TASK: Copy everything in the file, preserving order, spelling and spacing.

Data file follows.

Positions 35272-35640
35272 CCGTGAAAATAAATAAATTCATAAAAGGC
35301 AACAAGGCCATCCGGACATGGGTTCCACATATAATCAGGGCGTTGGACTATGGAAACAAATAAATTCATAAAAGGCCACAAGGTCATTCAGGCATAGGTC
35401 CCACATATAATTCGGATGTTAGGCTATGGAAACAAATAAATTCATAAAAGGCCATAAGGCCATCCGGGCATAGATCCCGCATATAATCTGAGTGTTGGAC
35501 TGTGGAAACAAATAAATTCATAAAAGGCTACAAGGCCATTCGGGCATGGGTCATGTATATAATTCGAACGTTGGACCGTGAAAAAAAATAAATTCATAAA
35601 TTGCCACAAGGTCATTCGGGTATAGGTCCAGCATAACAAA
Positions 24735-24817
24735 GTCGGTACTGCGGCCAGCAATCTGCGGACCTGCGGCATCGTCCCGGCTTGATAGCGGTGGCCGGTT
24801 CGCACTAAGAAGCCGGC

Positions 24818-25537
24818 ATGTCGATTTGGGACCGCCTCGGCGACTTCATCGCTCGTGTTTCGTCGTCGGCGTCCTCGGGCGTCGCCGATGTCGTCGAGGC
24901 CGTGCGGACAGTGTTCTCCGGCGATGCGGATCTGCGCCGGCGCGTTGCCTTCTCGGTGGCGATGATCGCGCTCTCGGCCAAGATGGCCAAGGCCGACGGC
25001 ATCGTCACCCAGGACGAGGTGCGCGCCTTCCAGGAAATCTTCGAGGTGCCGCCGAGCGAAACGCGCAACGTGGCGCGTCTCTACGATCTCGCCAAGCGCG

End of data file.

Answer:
Positions 35272-35640
35272 CCGTGAAAATAAATAAATTCATAAAAGGC
35301 AACAAGGCCATCCGGACATGGGTTCCACATATAATCAGGGCGTTGGACTATGGAAACAAATAAATTCATAAAAGGCCACAAGGTCATTCAGGCATAGGTC
35401 CCACATATAATTCGGATGTTAGGCTATGGAAACAAATAAATTCATAAAAGGCCATAAGGCCATCCGGGCATAGATCCCGCATATAATCTGAGTGTTGGAC
35501 TGTGGAAACAAATAAATTCATAAAAGGCTACAAGGCCATTCGGGCATGGGTCATGTATATAATTCGAACGTTGGACCGTGAAAAAAAATAAATTCATAAA
35601 TTGCCACAAGGTCATTCGGGTATAGGTCCAGCATAACAAA
Positions 24735-24817
24735 GTCGGTACTGCGGCCAGCAATCTGCGGACCTGCGGCATCGTCCCGGCTTGATAGCGGTGGCCGGTT
24801 CGCACTAAGAAGCCGGC

Positions 24818-25537
24818 ATGTCGATTTGGGACCGCCTCGGCGACTTCATCGCTCGTGTTTCGTCGTCGGCGTCCTCGGGCGTCGCCGATGTCGTCGAGGC
24901 CGTGCGGACAGTGTTCTCCGGCGATGCGGATCTGCGCCGGCGCGTTGCCTTCTCGGTGGCGATGATCGCGCTCTCGGCCAAGATGGCCAAGGCCGACGGC
25001 ATCGTCACCCAGGACGAGGTGCGCGCCTTCCAGGAAATCTTCGAGGTGCCGCCGAGCGAAACGCGCAACGTGGCGCGTCTCTACGATCTCGCCAAGCGCG